Layering on top of the expansion and adjusted gross margin in 2012, we were also able to realize a substantial improvement in overhead leverage, as SG&A as a percent of home sale revenues fell almost 200 basis points from 2011.

As we have discussed on prior calls, our goal is to improve returns by expanding margins, controlling costs and accelerating inventory turns. We've also explained that over the near-term, we could best achieve our goals by focusing on growth within our existing communities. Our results speak to our success as we realized a 25% increase in full-year net new orders from 4% fewer communities. Said another way, in 2012, we generated almost 4,000 more sign-ups and an additional $1.5 billion in sign-up value from approximately 30 fewer communities.

I'm not sure such jumps in absorption pace for a community are repeatable every year, but the obvious benefits we were able to drive in terms of cash flow and returns were dramatic. This is best exemplified by the fact that we were able to generate sufficient cash flow during the year to fund our operations, pay down almost $600 million of our senior notes and still increase our cash position by $292 million. Our focus on running a more efficient operation also led to a substantial increase in the company's return on invested capital. We still have a lot to accomplish as we work toward achieving acceptable returns, but I am confident that we are on the right track.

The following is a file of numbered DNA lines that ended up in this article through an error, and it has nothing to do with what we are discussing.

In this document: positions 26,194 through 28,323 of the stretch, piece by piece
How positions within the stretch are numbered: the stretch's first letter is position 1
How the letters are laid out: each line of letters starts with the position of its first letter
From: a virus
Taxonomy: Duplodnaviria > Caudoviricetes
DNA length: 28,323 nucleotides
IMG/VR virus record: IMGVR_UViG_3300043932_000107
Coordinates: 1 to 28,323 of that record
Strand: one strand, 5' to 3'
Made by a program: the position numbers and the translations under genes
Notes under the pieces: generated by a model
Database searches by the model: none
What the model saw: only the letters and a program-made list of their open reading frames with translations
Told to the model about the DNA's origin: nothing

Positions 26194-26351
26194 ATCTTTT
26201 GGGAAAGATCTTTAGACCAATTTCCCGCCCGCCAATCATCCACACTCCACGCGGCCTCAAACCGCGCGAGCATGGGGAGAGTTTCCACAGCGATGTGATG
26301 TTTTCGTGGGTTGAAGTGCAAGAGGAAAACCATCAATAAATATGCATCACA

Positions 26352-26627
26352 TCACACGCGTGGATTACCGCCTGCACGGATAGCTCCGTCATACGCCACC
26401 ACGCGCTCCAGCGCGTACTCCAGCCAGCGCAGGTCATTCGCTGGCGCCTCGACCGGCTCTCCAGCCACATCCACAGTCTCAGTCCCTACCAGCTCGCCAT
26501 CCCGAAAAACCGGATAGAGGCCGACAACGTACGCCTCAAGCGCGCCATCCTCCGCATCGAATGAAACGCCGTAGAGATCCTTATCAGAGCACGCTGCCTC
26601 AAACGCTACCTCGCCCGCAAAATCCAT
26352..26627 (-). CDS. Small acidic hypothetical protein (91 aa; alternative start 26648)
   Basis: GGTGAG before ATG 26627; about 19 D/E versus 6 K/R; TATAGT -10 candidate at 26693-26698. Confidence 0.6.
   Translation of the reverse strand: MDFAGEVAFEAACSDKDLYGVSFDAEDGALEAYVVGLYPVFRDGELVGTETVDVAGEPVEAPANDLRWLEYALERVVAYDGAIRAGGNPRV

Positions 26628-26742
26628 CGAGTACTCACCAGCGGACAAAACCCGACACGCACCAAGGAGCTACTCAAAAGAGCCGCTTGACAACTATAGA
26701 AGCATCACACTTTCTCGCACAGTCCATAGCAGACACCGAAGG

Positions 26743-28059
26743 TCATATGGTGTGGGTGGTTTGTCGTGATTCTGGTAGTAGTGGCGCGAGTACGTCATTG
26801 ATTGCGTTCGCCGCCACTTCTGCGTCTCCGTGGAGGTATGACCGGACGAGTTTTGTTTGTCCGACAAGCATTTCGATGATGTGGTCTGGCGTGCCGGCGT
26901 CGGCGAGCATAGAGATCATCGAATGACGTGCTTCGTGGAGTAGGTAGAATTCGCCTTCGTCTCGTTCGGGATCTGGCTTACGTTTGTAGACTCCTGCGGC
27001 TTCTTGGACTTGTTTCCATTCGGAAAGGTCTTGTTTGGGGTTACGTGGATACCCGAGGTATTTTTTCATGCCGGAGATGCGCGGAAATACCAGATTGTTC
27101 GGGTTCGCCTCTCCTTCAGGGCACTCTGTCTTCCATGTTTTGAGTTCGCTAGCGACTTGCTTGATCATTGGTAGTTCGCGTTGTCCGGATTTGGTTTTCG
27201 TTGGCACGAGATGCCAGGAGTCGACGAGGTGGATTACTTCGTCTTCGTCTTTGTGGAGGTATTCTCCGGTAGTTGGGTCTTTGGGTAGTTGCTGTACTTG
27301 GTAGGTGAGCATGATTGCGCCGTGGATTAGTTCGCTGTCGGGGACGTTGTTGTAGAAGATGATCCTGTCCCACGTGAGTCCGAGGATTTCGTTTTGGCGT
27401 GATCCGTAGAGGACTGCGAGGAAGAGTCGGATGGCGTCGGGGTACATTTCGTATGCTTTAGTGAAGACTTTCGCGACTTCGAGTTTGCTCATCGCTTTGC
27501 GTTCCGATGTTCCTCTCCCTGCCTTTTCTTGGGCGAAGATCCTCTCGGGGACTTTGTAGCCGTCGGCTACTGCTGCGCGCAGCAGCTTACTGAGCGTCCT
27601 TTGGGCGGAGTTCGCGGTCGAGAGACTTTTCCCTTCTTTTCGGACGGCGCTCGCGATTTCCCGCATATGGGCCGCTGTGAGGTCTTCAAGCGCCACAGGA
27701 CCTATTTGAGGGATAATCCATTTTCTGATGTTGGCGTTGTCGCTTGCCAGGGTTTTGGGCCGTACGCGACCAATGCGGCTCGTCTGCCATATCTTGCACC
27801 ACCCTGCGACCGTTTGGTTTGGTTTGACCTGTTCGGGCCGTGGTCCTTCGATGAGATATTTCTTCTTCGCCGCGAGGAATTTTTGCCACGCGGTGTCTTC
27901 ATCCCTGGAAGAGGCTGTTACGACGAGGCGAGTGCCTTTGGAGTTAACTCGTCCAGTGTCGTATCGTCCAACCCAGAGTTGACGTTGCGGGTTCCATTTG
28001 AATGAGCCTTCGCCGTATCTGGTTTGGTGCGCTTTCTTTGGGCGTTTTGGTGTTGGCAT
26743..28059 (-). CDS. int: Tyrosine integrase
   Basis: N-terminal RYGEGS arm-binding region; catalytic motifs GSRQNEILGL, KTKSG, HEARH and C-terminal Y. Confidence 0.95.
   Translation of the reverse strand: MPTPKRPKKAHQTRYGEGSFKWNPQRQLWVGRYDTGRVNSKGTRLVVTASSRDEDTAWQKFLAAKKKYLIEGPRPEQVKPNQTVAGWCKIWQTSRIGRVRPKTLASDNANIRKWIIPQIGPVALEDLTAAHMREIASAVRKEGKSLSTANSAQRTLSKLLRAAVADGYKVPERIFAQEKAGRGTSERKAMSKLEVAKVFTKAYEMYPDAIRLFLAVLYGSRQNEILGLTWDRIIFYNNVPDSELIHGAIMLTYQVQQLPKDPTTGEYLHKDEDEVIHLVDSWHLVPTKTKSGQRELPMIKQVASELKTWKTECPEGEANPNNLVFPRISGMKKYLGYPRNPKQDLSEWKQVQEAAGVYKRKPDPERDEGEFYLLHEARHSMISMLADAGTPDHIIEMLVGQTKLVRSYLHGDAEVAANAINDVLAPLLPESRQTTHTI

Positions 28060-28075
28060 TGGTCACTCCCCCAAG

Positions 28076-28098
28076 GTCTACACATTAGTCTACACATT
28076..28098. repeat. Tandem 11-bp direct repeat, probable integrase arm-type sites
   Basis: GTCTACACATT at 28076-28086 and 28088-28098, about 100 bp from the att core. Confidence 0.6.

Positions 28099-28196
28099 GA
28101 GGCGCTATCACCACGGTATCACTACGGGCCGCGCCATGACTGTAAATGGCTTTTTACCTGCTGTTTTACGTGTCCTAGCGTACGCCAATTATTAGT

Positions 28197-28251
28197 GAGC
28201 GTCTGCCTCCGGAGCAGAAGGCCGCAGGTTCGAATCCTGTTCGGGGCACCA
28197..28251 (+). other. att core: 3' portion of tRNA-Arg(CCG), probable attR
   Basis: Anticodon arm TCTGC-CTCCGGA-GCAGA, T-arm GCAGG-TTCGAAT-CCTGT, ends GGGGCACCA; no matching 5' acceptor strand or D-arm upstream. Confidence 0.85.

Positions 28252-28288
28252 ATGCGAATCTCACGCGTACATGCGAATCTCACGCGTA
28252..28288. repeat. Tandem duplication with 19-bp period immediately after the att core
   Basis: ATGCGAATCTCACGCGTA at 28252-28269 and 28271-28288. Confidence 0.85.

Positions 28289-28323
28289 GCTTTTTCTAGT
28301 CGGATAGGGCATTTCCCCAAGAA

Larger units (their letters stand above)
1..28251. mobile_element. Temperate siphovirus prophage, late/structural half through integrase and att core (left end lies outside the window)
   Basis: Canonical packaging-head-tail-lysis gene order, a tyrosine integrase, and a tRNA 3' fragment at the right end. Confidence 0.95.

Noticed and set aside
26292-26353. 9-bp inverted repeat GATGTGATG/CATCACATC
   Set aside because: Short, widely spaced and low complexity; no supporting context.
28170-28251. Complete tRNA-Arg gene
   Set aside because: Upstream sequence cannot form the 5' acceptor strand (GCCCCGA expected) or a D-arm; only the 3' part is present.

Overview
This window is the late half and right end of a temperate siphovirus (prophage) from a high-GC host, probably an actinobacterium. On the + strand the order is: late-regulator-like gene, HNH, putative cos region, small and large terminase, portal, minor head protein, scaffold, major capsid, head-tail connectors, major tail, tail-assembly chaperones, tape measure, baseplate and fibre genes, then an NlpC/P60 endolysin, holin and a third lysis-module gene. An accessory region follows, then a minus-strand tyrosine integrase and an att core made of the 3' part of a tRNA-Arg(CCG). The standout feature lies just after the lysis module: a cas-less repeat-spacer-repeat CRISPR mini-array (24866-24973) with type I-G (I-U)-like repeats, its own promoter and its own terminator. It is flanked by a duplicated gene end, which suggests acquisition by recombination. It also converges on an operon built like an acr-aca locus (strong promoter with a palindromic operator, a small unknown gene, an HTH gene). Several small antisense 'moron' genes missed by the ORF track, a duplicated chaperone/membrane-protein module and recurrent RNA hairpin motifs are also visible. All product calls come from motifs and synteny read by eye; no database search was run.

Looking ahead to 2013, we have every reason to expect that housing has, indeed, turned the corner and that industry sales in 2013 can continue to move higher as pent-up demand is released.

That being said, we will keep a cautious eye toward any potential negative impact from the government budget debates, GSE reform discussions and a host of other government policy issues that could development in the coming quarters. Despite these potential disruptions for the current momentum, we are bullish on macro housing demand for 2013 and beyond. The combination of incredibly low mortgage rates, continued increases in rental rates and especially rising home prices and very low and likely to stay low inventory levels for housing, lead us to believe that 2013 will be a better year for U.S. housing than 2012.